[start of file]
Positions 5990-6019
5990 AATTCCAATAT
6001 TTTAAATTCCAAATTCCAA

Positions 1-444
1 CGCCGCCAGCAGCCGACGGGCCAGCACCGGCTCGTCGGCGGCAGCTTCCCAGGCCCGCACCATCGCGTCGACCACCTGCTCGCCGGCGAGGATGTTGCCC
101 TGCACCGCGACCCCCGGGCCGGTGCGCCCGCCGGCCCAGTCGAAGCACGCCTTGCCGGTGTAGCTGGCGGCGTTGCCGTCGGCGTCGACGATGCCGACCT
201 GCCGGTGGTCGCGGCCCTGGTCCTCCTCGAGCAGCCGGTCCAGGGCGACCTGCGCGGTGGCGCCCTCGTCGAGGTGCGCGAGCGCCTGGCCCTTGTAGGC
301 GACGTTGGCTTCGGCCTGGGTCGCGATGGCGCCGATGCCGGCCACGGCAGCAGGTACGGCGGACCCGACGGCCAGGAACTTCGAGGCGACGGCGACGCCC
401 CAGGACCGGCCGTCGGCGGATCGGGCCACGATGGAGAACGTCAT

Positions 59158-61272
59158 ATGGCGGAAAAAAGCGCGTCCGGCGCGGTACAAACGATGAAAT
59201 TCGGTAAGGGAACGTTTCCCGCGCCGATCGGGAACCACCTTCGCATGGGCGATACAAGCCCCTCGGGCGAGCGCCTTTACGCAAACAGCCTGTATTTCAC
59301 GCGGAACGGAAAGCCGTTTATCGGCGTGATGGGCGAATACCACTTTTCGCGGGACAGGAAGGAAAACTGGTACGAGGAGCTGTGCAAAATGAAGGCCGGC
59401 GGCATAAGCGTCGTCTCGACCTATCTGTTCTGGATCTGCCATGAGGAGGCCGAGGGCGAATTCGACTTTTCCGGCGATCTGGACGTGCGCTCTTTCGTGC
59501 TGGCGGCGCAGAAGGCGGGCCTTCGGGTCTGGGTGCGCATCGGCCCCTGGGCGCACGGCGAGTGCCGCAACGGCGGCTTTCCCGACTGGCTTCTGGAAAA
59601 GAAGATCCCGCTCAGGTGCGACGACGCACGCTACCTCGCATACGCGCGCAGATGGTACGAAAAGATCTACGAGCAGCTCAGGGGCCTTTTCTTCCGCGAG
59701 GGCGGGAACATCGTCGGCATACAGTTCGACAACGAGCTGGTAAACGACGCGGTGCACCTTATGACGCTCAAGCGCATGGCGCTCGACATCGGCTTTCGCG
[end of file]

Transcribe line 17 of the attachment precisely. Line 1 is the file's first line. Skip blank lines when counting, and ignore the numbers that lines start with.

59701 GGCGGGAACATCGTCGGCATACAGTTCGACAACGAGCTGGTAAACGACGCGGTGCACCTTATGACGCTCAAGCGCATGGCGCTCGACATCGGCTTTCGCG